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BackTrack 5 or Kali Linux 1.0

I get many searches related to BackTrack 5 that makes me wonder if netizens responsible for those searches are aware that the distribution known as BackTrack is old news. If you didn’t and you got here by searching for “backtrack 5,” this article will direct you to the right distribution to use.

BackTrack is/was a specialty Linux distribution for security professionals. It is designed for hacking and penetration testing and is loaded with the best Free and Open Source (FOSS) hacking applications available. The last edition was BackTrack 5 R3 (the R is for Revolution).

After BackTrack 5 R3, the developers decided to retool and revamp their distribution. The result of their effort was released as Kali Linux. So the gist of this article is this: BackTrack is now known as Kali Linux, and if you came to this website searching for information about BackTrack 5 R3, Kali Linux 1.0 is the distribution you should be looking for.

So, aside from upgraded applications and a name change, what’s the real difference between BackTrack and Kali Linux?

The most important differences are these:

1. While BackTrack is based on Ubuntu Desktop and used Ubiquity as the graphical installation program, Kali Linux is based on the latest edition of Debian and uses the Debian Installer (DI).

2. The difference in the graphical installation programs is significant, because with DI comes support for LVM, the Linux Logical Volume Manager, and full disk encryption. Those are features that you didn’t have with BackTrack’s installer.

3. Another significant difference is that because Ubuntu’s packages are not compatible with Debian packages, upgrading from BackTrack 5 R3 to Kali Linux 1.0 is not recommended. So if you have an installation of any edition of BackTrack 5, you should be prepared to switch to Kali Linux.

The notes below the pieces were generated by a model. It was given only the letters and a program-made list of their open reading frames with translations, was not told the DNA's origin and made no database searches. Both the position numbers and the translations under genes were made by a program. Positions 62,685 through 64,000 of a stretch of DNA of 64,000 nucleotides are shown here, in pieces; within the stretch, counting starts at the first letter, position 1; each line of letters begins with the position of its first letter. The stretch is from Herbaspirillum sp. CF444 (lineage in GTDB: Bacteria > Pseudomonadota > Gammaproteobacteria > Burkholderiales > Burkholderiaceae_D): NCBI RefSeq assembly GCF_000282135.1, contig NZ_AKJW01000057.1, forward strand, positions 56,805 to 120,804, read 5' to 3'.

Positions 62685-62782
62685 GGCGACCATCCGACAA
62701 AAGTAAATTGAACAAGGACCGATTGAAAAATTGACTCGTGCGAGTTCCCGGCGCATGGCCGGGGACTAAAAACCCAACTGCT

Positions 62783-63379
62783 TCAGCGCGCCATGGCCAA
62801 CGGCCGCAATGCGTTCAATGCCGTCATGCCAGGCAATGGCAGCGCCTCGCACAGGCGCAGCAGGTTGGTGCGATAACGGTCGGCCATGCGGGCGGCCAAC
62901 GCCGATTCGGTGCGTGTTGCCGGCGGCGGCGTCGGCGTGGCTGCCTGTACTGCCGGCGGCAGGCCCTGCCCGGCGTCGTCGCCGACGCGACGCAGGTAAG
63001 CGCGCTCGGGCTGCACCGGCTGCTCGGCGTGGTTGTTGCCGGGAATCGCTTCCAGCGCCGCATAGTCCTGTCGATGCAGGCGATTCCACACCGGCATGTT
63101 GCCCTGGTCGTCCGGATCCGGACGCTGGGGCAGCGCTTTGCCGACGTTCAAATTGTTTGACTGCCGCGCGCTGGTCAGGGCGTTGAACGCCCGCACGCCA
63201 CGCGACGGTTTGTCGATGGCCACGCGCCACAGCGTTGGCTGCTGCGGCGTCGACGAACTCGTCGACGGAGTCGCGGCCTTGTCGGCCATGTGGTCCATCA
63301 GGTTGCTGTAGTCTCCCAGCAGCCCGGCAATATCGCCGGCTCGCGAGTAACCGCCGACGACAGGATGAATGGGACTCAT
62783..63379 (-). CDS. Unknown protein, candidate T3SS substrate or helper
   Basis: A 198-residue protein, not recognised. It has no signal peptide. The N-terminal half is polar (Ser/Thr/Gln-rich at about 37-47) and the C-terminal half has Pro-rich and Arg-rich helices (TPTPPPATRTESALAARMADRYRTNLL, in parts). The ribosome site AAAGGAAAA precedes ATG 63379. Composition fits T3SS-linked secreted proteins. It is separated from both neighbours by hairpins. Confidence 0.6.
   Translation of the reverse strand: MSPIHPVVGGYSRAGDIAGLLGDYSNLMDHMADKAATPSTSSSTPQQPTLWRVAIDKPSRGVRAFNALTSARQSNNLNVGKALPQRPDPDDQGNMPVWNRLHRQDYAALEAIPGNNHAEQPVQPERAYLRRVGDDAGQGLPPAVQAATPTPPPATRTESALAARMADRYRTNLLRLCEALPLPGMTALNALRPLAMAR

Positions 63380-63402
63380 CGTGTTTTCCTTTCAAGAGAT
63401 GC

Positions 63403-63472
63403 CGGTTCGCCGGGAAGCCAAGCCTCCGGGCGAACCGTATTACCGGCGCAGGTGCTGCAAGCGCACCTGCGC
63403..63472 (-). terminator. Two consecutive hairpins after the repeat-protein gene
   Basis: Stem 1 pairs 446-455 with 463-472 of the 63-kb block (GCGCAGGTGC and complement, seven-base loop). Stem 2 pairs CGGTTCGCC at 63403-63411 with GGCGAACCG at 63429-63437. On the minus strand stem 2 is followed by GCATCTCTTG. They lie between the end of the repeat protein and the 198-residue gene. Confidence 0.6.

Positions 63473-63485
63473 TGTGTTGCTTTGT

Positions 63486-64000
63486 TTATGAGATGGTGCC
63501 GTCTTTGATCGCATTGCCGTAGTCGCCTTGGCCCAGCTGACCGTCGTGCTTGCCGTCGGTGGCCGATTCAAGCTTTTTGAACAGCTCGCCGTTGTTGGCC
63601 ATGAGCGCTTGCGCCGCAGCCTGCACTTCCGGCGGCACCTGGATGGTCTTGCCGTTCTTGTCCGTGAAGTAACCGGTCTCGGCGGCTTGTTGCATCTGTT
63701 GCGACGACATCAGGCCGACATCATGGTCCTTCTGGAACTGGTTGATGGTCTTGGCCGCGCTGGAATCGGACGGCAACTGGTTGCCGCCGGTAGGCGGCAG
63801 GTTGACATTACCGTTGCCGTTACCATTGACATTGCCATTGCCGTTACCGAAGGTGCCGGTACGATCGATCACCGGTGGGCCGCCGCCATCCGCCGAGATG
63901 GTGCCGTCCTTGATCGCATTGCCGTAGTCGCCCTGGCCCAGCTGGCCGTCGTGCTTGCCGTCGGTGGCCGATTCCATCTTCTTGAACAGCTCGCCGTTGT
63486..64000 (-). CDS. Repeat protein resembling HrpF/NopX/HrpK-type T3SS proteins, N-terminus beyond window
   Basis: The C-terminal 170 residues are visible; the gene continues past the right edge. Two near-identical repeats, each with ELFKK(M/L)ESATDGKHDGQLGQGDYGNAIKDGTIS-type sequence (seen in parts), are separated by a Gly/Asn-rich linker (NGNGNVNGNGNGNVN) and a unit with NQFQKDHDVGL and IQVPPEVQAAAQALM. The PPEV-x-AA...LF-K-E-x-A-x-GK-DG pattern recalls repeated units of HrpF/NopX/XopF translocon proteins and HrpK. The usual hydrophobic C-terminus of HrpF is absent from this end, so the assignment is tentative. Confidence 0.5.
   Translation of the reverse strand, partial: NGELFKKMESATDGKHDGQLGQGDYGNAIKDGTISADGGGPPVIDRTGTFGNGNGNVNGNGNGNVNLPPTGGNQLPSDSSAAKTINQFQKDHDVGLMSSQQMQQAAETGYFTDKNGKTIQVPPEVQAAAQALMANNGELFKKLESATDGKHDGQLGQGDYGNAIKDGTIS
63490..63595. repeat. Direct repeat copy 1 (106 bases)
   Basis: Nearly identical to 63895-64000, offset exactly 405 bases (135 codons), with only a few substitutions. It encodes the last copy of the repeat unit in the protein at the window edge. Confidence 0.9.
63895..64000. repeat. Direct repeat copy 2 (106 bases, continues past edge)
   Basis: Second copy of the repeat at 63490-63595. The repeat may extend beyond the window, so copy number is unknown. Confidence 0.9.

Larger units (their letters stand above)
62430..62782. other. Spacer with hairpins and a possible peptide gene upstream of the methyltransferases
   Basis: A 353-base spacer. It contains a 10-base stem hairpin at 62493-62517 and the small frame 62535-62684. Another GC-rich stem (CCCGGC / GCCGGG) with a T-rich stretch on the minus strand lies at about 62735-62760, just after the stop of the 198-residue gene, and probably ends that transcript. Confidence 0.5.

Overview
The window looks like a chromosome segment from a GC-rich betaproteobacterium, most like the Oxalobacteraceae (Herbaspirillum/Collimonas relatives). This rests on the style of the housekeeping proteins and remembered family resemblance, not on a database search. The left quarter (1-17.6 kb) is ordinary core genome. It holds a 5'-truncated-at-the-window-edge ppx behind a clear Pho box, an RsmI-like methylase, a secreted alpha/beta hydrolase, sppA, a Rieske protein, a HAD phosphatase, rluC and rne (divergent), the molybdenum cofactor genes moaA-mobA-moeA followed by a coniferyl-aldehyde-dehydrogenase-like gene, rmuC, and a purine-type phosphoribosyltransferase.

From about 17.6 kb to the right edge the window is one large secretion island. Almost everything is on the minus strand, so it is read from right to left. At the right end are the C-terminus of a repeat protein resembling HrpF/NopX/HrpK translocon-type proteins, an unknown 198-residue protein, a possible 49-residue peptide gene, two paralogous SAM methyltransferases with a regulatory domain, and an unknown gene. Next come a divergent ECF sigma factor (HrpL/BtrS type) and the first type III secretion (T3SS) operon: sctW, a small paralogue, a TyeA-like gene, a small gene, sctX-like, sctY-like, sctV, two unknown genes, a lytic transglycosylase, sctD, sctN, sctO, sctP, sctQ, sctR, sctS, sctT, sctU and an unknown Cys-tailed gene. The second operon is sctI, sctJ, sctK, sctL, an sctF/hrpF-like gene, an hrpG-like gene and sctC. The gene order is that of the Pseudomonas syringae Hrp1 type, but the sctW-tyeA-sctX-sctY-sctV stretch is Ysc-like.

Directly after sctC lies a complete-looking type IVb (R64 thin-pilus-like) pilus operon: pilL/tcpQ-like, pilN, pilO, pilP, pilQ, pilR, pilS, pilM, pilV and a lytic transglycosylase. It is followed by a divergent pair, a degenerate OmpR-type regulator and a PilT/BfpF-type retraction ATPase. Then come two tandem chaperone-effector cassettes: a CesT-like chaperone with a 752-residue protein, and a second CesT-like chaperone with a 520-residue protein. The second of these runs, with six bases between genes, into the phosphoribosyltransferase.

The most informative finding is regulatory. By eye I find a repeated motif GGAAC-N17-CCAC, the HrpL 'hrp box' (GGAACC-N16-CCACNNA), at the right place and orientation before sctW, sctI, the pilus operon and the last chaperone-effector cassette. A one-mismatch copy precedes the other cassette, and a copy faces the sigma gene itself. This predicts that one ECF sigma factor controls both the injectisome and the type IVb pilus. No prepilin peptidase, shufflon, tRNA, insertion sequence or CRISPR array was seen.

4. The last difference worth noting here is this: With BackTrack 5, you had a choice of two desktop environments – KDE and GNOME 2. However, with Kali Linux, you could roll your own desktop environment, aside from the default, which is GNOME 3. So, if Cinnamon, KDE, E17 is your choice, the steps for creating them are easy to follow. For example, see how to build a custom KDE image for Kali Linux.

Several article have already been published on this website about Kali Linux, which you may read here. To download the latest edition of Kali Linux, click here.

This is a screen shot from a test installation of the KDE edition of BackTrack 5.
BackTrack 5 R3 Apps

Here’s one from a test installation of Kali Linux 1.0
BackTrack 5 R3 Kali Linux

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10 Comments

  1. mike says:

    I really enjoy BT Linux. I’ve been using it in a VM for a long while now. I found it odd that the last versions used Ubuntu of all things. BT: one of the most hard core Linux distros, using a Ubuntu feel (one of the most casual distros), Lol.
    Thankfully it seemed to be mostly cosmedic in nature and still remained true to the BT feel and features. Now, time to try out Kali!

    • mike says:

      I really enjoy BT Linux. I’ve been using it in a VM for a long while now. I found it odd that the last versions used Ubuntu of all things. BT: one of the most hard core Linux distros, using a Ubuntu feel (one of the most casual distros), Lol.

      Not hard core so much in difficulty or configuration, but more with how it’s users use it.
      Thankfully it seemed to be mostly cosmedic in nature and still remained true to the BT feel and features. Now, time to try out Kali!

  2. anony says:

    what about a problem sound ??

  3. Noob says:

    Hey. So does Kali come with a simple setup and uninstaller because I was installing backtrack and I put it on my hard disk by accident can you tell me how to uninstall it from my HHD. plz :(

    • finid says:

      Well, if have another OS on the same HDD, simply log into that other OS and delete BT’s partition.

      Kali uses the same installer as Debian. As for “uninstaller,” the only way to uninstall an OS is to delete its partitions or install another OS atop it.

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